From a time when it wasn’t all about germs and hermits…
The Dublin stage in the eighteenth century
Image: Toulouse-Lautrec (Le Lit)
Dungarvan and some heroes and zeroes of Irish history...
Nearby rose the beautiful bourgeois apartment blocks that surround Place Denfert-Rochereau. Beyond them lay Montparnasse and the neon of its cinemas.
PS … here is the town’s only Nobel Prize winner, Ernest Walton, sharing his atomic secrets with a couple of local Russian spies …
PS … from the Sunday Independent 23 April 1995
PPS … a trophy from the buffet at a twenty-first at Punchestown Racecourse in March 1988 …
… thereafter exhibited in tasteful hommage outside Maynooth Garda station.
Photo courtesy of http://www.findgroundmates.com
… more hunger games
This is the Irish south coast, in the nominally Irish-speaking part of Co. Waterford that centres on An Rinn (‘Ring’, which translates as headland or promontory). The road signs are all in Irish, the schools teach through that medium, but most of the people there use English most of the time. Nevertheless if a visitor wants to speak the language, he or she will be accommodated. They all know it and can show it off. In any pub or café the language can commonly be overheard.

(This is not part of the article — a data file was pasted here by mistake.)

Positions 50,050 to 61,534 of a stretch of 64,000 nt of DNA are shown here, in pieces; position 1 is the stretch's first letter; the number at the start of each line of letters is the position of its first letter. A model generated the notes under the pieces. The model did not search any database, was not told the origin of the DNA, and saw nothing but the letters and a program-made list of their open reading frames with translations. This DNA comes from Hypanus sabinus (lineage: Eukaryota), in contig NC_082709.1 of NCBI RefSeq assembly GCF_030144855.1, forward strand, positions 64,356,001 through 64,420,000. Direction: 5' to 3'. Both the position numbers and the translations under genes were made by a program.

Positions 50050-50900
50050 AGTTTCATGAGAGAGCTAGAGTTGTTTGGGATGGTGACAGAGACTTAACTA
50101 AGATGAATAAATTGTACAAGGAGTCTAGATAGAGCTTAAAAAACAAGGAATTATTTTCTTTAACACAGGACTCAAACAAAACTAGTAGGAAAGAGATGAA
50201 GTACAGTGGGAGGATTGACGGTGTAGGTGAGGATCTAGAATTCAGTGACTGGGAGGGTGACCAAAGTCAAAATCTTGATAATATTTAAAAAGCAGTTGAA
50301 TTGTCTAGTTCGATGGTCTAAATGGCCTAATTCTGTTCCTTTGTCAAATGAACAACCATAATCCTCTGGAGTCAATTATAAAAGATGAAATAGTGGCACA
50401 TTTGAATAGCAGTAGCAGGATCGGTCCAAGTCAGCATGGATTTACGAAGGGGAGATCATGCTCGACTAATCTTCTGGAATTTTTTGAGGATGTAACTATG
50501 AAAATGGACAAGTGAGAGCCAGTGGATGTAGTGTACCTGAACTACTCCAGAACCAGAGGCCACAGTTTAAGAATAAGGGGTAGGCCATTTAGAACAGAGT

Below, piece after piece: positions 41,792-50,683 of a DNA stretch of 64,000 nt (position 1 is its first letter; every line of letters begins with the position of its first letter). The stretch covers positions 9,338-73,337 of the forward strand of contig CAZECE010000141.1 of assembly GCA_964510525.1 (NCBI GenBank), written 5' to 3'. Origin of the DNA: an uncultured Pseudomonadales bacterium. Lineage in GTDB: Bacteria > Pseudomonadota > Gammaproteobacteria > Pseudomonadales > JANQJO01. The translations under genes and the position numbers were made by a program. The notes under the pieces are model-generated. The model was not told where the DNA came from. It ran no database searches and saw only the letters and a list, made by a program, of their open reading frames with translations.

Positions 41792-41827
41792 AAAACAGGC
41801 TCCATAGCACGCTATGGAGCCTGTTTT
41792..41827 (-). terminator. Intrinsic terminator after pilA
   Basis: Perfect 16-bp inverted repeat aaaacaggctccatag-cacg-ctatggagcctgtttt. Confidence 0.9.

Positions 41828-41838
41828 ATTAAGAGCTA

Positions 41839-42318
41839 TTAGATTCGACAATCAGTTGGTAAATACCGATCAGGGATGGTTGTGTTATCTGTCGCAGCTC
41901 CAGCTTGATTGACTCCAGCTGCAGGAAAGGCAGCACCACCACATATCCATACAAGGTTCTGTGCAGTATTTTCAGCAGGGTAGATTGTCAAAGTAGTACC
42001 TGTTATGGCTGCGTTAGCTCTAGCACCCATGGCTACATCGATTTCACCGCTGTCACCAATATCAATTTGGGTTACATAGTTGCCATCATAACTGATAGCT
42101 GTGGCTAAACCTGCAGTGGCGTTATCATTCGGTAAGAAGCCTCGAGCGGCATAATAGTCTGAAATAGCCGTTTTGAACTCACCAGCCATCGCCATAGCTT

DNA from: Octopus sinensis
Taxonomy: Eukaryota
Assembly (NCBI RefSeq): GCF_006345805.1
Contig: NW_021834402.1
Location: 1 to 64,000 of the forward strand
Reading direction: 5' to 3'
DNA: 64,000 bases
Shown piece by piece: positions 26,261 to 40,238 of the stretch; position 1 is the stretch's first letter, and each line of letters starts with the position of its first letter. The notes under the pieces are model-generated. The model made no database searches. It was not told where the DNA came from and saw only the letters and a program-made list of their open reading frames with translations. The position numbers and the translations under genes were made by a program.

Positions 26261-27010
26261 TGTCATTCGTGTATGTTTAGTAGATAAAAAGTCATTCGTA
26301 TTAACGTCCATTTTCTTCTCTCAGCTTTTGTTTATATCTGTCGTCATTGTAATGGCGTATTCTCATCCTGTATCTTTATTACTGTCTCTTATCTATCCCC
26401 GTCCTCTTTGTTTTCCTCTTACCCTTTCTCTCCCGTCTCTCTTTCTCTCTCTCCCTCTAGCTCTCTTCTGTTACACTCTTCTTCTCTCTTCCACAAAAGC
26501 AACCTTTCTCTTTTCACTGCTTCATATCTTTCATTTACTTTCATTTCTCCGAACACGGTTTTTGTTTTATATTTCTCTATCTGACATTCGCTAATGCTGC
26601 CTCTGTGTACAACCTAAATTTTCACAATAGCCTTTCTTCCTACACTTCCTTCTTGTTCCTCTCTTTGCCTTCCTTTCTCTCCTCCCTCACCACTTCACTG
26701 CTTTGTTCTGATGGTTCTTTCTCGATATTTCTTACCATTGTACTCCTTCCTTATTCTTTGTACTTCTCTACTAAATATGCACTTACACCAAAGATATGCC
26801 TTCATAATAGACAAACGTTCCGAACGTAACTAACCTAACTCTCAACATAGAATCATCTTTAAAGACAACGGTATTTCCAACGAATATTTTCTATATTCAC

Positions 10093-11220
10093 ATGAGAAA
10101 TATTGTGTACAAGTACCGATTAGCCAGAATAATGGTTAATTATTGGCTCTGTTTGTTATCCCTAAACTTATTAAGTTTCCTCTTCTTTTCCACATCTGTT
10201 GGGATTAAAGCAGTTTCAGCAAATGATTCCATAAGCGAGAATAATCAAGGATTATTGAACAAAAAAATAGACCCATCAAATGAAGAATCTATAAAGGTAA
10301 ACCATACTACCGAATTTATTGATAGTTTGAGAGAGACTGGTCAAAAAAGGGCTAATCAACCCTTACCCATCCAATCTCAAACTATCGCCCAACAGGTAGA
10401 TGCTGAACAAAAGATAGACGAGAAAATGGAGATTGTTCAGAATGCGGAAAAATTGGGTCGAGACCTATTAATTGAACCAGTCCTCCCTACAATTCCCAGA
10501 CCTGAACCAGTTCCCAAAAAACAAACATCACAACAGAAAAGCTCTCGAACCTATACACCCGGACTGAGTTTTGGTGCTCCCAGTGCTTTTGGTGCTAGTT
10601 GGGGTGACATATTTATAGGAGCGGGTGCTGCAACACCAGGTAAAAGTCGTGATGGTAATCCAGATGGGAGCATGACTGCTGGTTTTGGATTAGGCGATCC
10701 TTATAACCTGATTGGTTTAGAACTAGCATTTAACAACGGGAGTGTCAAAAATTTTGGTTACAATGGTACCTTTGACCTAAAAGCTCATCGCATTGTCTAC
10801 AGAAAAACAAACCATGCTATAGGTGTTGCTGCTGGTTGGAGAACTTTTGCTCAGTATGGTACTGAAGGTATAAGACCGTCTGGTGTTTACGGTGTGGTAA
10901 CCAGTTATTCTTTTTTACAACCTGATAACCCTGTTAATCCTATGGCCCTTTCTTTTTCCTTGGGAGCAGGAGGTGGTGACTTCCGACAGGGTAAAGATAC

The Old Parish (Sean Phobal) area, it is locally believed, was the first Christian parish in Ireland, in late Roman times, and indeed this part of the south coast was the first Christian part of the island. Many of the gravestone inscriptions are wholly or partly in Irish.
One of the roads to Helvick Head from Old Parish is known as Sea View or Radharc na mara. Helvick is a place name of obvious Scandinavian origin and the rocky shelf to which the name refers can still be seen beyond where the fishing harbour wall meets the hill.